But La Albiceleste was second-best all day. It showed why it was an underdog. And France showed why it’s a World Cup contender. Because it is overflowing with talent.

France’s turnaround

Fourteen months ago, Benjamin Pavard was playing in the German second division. Even two months ago, the 22-year-old ball-playing center back was a World Cup roster long shot.

On Saturday, as a starting right back, he scored the wondergoal that kick-start France’s turnaround. He cut across the ball, just as Nacho – also a natural center back playing out of position – had done for Spain against Portugal 15 days earlier. And he produced a majestic swerving half-volley that will be in contention for goal of the tournament:

Mbappe then took over once again.

But the sequence that led to his first goal would not have been possible without Pogba, who easily could have forced a straight through-ball down the heart of the Argentine defense. Instead, he sprayed a pass wide to Hernandez, who had time and space to cross.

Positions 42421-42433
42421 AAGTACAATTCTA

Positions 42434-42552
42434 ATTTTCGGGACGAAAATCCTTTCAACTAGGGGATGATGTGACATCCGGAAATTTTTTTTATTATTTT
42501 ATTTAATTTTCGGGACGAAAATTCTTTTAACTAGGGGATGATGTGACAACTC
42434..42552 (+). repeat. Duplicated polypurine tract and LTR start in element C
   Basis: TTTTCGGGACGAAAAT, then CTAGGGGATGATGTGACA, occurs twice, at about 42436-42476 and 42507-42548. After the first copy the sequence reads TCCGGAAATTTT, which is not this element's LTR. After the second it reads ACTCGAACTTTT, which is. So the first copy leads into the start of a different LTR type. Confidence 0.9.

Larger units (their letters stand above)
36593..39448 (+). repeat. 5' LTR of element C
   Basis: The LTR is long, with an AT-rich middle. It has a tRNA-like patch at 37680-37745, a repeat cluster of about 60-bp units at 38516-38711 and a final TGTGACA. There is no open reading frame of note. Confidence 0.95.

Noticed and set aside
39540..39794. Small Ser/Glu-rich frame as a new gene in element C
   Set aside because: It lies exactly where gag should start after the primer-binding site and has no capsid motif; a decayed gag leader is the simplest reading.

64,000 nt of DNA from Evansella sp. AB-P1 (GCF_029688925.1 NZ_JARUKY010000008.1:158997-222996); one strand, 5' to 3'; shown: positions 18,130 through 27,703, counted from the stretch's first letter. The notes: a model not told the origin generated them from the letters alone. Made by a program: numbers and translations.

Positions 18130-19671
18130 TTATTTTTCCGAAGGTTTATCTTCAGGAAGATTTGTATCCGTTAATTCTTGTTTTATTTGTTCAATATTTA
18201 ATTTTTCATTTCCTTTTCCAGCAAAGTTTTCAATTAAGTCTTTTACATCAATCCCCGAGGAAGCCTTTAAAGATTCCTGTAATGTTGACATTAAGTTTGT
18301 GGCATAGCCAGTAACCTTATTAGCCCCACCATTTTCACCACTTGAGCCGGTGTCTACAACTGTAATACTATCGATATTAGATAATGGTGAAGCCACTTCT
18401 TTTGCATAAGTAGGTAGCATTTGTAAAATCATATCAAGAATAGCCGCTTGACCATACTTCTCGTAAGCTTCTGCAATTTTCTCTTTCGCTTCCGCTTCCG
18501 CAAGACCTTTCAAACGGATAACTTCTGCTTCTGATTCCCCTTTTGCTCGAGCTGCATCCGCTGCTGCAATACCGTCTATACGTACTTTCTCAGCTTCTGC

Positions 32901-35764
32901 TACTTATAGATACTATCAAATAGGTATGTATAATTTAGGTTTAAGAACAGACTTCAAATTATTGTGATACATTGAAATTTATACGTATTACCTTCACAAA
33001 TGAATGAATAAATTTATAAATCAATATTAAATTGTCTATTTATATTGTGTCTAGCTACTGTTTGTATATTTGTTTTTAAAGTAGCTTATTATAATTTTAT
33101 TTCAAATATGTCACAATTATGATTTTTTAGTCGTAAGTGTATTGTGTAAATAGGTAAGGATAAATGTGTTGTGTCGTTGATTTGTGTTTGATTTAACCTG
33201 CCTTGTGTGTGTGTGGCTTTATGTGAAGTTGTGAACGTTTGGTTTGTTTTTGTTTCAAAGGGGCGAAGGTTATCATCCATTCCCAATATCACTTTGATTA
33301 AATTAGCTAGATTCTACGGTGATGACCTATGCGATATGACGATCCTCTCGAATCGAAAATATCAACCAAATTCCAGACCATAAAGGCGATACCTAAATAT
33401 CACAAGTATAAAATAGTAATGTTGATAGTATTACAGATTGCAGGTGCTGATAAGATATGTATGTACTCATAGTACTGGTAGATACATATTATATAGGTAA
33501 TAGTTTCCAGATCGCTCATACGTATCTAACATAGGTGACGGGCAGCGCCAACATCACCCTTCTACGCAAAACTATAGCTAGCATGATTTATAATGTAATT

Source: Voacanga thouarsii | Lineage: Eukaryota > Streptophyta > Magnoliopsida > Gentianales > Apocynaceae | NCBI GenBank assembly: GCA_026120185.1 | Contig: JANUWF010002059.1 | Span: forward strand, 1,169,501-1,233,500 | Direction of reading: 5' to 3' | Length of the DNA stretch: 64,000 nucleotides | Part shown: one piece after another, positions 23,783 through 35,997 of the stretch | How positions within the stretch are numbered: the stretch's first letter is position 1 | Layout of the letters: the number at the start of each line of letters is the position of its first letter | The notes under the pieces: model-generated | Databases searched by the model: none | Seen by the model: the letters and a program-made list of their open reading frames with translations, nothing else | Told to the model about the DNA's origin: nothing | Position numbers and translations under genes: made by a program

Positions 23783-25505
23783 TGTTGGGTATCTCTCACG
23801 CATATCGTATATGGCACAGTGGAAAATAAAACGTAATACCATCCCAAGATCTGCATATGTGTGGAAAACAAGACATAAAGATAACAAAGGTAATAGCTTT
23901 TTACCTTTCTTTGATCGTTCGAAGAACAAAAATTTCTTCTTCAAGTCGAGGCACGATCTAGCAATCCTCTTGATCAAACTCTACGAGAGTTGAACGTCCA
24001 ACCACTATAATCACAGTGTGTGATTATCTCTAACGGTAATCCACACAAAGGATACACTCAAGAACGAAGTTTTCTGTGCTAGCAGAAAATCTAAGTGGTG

The second ball squirmed to Mbappe, who showed once again that he’s much more than just pure pace. He burst past Argentine defenders with a lovely touch to his left, then finished past a slightly-at-fault Franco Armani:


And he sealed the deal on the break, when he’s at his best. Olivier Giroud poked an inviting pass into Mbappe’s path. Mbappe’s finish was confident and precise:


Sergio Aguero scored in stoppage time to bring Argentina back to within one at 4-3. Messi supplied him with a wonderful cross.


And the final few minutes were nervy. Di Maria saw a potential equalizer flash off his right leg on the six-yard box.


France held on – barely. Messi and Argentina are out – the superstar perhaps out of the World Cup for good. The French are through. And, unless Saturday was an outlier, their attacking talent has finally been unshackled.

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Henry Bushnell covers global soccer for Yahoo Sports. Have a tip? Question? Comment? Email him at henrydbushnell@gmail.com, or follow him on Twitter @HenryBushnell, and on Facebook.